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Review: Translation and Globalization

translation and globalization

Translation and Globalization by Michael Cronin My rating: 4 of 5 stars This book, by Irish author Michael Cronin, explores translation studies from a globalization perspective with specific attention paid to the situation in Ireland. Globalization is a trend which is ever-increasing in our world and it is an undeniable fact. How do translators fit into this movement of culture? They are involved whether they support globalization or not and very often they must remain unbiased in their views. As contact increases between different cultures and language groups across the planet the translator is finding himself ever more involved. Technology issues and localisation are covered and this is particularly relevant to Ireland which has set itself up as a hub for the international technological revolution. The book analyses the different cultural conflicts which arise in translation as a result of globalization. What are the relationships between powerful global languages and more minor ones? I found the final chapter on minor languages, looking in detail at Irish Gaelic, most interesting. When one is a native speaker of English it is difficult to overlook the factors affecting translators of minor languages whose working lives and structure and thinking are markedly different to the bulk of translators. The book is very well written and gives a comprehensive outlook on Translation Studies, never veering too far from the underlying topic of globalization. I found it easy to follow and rich in its definitions and examples. I will be using the specific content on Translation History for my next essay. View all my reviews

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Review: Translation and Globalization – by Michael Cronin

Translation and Globalization by Michael Cronin My rating: 4 of 5 stars This book, by Irish author Michael Cronin, explores translation studies from a globalization perspective with specific attention paid to the situation in Ireland. Globalization is a trend which is ever-increasing in our world and it is an undeniable fact. How do translators fit into this movement of culture? They are involved whether they support globalization or not and very often they must remain unbiased in their views. As contact increases between different cultures and language groups across the planet the translator is finding himself ever more involved. Technology issues and localisation are covered and this is particularly relevant to Ireland which has set itself up as a hub for the international technological revolution. The book analyses the different cultural conflicts which arise in translation as a result of globalization. What are the relationships between powerful global languages and more minor ones? I found the final chapter on minor languages, looking in detail at Irish Gaelic, most interesting. When one is a native speaker of English it is difficult to overlook the factors affecting translators of minor languages whose working lives and structure and thinking are markedly different to the bulk of translators. The book is very well written and gives a comprehensive outlook on Translation Studies, never veering too far from the underlying topic of globalization. I found it easy to follow and rich in its definitions and examples. I will be using the specific content on Translation History for my next essay. View all my reviews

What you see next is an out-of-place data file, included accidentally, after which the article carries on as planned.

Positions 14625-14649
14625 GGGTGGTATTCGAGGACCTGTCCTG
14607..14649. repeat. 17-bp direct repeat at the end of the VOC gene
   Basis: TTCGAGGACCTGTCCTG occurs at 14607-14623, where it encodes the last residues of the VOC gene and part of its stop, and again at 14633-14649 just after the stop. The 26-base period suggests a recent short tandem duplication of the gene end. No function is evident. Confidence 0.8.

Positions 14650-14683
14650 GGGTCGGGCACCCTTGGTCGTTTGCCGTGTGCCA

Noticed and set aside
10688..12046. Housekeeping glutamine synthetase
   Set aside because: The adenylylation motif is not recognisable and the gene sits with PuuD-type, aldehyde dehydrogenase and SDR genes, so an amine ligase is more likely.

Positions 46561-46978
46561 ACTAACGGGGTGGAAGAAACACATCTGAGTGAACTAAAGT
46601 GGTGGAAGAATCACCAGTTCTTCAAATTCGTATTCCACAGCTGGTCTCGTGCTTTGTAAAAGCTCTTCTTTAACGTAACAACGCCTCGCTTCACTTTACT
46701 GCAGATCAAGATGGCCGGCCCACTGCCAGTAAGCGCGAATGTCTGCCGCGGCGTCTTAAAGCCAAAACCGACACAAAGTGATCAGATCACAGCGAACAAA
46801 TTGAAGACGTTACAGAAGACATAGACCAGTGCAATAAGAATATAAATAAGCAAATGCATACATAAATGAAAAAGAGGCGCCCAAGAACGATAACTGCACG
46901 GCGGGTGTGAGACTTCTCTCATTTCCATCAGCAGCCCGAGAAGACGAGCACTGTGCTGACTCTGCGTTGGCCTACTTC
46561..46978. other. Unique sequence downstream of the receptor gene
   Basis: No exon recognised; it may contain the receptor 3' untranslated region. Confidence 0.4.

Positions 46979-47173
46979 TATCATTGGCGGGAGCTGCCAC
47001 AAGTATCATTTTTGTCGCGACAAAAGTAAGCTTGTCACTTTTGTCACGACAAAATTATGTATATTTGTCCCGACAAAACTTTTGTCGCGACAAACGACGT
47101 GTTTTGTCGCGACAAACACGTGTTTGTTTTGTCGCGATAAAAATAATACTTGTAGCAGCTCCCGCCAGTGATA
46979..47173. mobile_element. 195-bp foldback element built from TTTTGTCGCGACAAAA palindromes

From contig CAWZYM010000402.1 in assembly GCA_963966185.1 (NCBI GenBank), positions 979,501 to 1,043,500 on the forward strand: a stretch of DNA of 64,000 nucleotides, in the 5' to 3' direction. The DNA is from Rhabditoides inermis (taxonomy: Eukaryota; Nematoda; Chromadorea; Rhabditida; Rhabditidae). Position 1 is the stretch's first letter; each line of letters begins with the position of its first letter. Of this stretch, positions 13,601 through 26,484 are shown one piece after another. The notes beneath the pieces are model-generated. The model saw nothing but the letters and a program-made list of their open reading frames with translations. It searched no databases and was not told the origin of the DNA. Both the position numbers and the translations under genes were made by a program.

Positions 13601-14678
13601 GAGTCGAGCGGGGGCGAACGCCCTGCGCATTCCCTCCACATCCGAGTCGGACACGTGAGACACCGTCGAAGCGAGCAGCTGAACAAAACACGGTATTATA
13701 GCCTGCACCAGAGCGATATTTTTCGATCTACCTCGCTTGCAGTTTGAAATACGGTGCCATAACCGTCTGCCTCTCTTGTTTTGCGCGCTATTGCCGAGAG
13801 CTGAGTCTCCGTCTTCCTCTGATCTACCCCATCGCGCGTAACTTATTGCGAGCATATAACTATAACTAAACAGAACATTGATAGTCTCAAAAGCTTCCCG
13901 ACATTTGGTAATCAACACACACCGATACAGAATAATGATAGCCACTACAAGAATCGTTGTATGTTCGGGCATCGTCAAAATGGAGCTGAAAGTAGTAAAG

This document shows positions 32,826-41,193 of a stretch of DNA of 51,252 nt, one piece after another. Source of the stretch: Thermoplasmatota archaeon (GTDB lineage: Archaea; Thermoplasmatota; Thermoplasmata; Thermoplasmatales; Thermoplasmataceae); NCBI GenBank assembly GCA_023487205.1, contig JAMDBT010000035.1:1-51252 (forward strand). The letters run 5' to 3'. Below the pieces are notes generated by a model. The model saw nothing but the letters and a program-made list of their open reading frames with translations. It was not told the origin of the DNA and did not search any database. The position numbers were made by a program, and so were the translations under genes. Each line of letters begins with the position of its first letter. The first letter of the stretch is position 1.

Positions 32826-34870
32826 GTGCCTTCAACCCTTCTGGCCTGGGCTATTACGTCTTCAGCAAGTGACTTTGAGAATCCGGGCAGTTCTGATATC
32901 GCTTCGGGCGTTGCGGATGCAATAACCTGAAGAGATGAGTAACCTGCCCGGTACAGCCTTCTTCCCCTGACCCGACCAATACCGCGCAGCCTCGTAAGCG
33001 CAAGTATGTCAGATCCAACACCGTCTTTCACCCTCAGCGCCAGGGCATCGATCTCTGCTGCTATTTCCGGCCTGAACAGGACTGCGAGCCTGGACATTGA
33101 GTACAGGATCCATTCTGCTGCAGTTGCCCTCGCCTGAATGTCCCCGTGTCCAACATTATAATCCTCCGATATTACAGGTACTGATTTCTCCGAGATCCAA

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Dietmar Hamann

Dietmar Hamann or Didi was known as ‘The Kaiser’ during his time at the helm of Liverpool’s central midfield. The German international was signed for Liverpool by Gerard Houllier in July 1999 for £8 million from Newcastle United. His seven year career at Liverpool saw him make 191 appearances, scoring 8 goals. He was part of Houllier’s treble winning side of 2001, gaining UEFA Cup, FA Cup and League Cup medals. A defensive midfielder, Hamann was a mainstay for Liverpool and a key player. He is renowned as a big game player, someone who was able to step up to the mark in important fixtures. He is probably most loved by the Kop for his game-changing substitute appearance in the Istanbul Champions League Final of 2005. 3-0 down to AC Milan at half-time and in the midst of the crisis, Rafa Benitez turned to the Kaiser’s experience and brought him on for the flagging Steve Finnan. Immediately, Didi impacted the game, and shored up the midfield area, allowing Steven Gerrard to move on up the pitch and initiate the goals needed for our comeback. He was the catalyst for the turnaround and in a demonstration of bravery, did all this with a broken toe. His experience was called for after the game finished in extra time, a  3-3 draw. With his broken foot he stepped up to take the first penalty and with calm German composure, slotted the ball into the back of the net, to encourage his teammates to go onto victory, which of course they did. A year later, in the FA Cup final in Cardiff, against West Ham, Hamann repeated his final heroics, again coming on in the second half, and again shoring up the midfield to get us into a winnable position. Didi’s big match show-outs perhaps were so impressive due to his international experience. He played for Germany in the 2002 World Cup Final, a game they lost 2-0 to Brazil. He was only the third Liverpool player to have ever graced the World Cup Final (others being Roger Hunt and Karl-Heinz Riedle) Hamann moved on from Liverpool in June 2006, initially signing for Bolton but with a late change of heart instead opting for Manchester City. He played there until his contract expired in 2009. After his playing career ended he had spells in management with Milton Keynes Dons and Stockport County. He has…

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